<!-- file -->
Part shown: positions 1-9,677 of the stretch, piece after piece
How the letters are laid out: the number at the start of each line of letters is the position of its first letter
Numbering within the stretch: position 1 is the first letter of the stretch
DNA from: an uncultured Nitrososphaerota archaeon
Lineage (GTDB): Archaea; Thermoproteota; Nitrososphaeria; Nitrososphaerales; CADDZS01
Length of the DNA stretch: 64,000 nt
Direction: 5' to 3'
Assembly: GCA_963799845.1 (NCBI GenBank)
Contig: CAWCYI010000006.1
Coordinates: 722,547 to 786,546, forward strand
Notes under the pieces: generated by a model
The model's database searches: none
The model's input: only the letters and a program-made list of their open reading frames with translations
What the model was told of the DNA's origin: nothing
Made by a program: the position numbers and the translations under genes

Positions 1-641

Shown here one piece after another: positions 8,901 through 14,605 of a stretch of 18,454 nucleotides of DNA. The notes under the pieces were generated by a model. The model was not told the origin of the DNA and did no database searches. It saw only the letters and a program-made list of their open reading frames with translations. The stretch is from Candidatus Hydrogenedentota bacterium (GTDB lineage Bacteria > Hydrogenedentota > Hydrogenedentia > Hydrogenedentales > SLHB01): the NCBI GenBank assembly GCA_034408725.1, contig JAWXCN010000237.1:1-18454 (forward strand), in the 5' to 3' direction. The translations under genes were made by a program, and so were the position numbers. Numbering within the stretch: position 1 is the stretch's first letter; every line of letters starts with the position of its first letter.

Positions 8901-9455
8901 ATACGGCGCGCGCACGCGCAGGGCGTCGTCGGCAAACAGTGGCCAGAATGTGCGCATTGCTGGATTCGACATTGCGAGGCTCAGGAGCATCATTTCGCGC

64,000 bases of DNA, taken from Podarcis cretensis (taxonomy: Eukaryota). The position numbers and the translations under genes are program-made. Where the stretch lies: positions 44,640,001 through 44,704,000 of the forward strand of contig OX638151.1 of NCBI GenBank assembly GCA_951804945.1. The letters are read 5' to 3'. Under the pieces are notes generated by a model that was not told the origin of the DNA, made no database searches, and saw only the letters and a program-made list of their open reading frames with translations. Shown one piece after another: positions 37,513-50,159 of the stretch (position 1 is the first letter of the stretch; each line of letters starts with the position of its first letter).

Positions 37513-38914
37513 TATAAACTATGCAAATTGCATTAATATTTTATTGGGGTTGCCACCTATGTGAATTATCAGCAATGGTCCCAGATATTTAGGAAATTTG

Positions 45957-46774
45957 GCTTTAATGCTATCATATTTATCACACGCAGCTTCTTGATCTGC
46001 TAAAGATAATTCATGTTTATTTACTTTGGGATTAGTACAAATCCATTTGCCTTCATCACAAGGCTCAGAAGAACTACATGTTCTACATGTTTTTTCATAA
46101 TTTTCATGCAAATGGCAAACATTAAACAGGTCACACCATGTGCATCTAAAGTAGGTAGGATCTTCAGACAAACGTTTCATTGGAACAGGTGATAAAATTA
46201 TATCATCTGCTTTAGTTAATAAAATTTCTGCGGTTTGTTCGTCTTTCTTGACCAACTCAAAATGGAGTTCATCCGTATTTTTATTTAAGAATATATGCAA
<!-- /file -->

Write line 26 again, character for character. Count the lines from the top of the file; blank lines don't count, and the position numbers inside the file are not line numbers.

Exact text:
46101 TTTTCATGCAAATGGCAAACATTAAACAGGTCACACCATGTGCATCTAAAGTAGGTAGGATCTTCAGACAAACGTTTCATTGGAACAGGTGATAAAATTA